This periodization of the history of art suggests a parallel segmentation of the history of Man. The end of the Midle Age is traditionally dated at the end of XV century, after the discovery of Americas by Columbus. This dating is understandable, but it expresses the timing of a radical change of perspective, economy and society from the point of view of France. Yet, the same change had occurred two centuries earlier in Italy. Montaigne is often considered the beginner of the modernity, but the subjective perspective of the Essais is already perfectly mature in Petrarca. Thus, modernity begins in the XIV century in Italy and in part in the Flandres, and then spreads slowly to Europe, attaining a turning point with the rise of national states and the beginning of colonialism. And it ends in the XX century, with the rise of mass society – this is the surprising idea of Daverio. This pre-dated passage from modernity to post-modernity is related to the astounding rush of technological innovations, the expansion of the middle classes, World War I, the end of colonialism, and Russian Revolution.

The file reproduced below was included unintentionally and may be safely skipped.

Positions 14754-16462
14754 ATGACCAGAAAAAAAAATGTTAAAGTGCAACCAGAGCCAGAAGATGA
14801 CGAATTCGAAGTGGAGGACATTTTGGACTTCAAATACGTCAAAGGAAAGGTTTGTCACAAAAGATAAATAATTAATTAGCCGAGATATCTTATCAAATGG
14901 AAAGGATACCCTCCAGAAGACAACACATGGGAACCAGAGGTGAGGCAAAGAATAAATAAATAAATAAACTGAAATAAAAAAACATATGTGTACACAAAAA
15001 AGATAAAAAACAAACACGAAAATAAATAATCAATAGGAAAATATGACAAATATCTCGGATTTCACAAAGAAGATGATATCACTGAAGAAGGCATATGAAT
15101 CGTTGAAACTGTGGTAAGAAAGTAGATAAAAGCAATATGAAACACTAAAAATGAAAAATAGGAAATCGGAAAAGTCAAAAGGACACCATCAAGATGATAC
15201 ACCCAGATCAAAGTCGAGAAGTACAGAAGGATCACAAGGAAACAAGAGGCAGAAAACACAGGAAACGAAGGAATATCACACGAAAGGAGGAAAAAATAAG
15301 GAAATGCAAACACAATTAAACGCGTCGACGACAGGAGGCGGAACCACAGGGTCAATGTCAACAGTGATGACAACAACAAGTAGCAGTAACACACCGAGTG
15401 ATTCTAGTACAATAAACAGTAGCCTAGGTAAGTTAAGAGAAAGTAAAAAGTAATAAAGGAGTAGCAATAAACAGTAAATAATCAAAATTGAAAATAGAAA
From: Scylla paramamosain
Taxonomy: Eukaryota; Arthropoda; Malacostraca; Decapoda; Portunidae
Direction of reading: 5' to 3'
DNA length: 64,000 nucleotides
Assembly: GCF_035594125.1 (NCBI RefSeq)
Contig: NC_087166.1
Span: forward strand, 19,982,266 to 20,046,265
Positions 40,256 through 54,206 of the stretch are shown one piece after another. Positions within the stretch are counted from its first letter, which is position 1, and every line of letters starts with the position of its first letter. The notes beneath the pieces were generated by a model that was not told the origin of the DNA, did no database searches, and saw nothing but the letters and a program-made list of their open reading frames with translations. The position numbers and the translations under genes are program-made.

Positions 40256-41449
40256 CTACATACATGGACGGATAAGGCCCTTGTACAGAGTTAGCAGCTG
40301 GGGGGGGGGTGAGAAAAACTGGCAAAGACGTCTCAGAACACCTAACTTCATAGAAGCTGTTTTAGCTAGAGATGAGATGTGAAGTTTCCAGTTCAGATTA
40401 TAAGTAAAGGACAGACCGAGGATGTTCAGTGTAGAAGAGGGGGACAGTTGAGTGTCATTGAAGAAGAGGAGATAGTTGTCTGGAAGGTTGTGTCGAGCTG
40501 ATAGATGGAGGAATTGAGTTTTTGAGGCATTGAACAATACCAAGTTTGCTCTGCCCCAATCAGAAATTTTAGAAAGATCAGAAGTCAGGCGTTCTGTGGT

Renzo Rubino

Renzo Rubino si presenta al concerto del 1° maggio (quest’anno con pochissimo sociale e diversi gay) con la maglietta della Gioconda – simbolo di androginia – e sparpaglia citazioni più o meno sottili qua e là. Giochini da studente, furbizia o vero talento? In ogni caso mi colpiscono le spalle larghissime da lottatore.

giovedì 2 maggio 2013

Fascism and rationalism

Fascist architecture and rationalist architecture look alike - they developed after all more or less in the same years. Anyway this resemblance is very superficial. In fact the architecture of Le Corbuser, Gropius, Mies van der Rohe is rational not or not only because it employs simple shapes with no decoration - parallelepipeds, cubes - but above all because it is functional  - buildings should be "machines for living".

But fascists building are all but machines for living. They must impress and terrify, not be friendly. Huge staircaases, disproportionate volumes, a tendence to be higher than large. The style is the same - blocks, rows of frameless windows - but the meaning is opposite.

Of course, this doesn't mean that a few examples fo this architecture can be aesthetically pleasnt - for instance the "Palazzo della civiltà del lavoro" that is discussed in another post ( or the astounding "Casa del Fascio" in Como.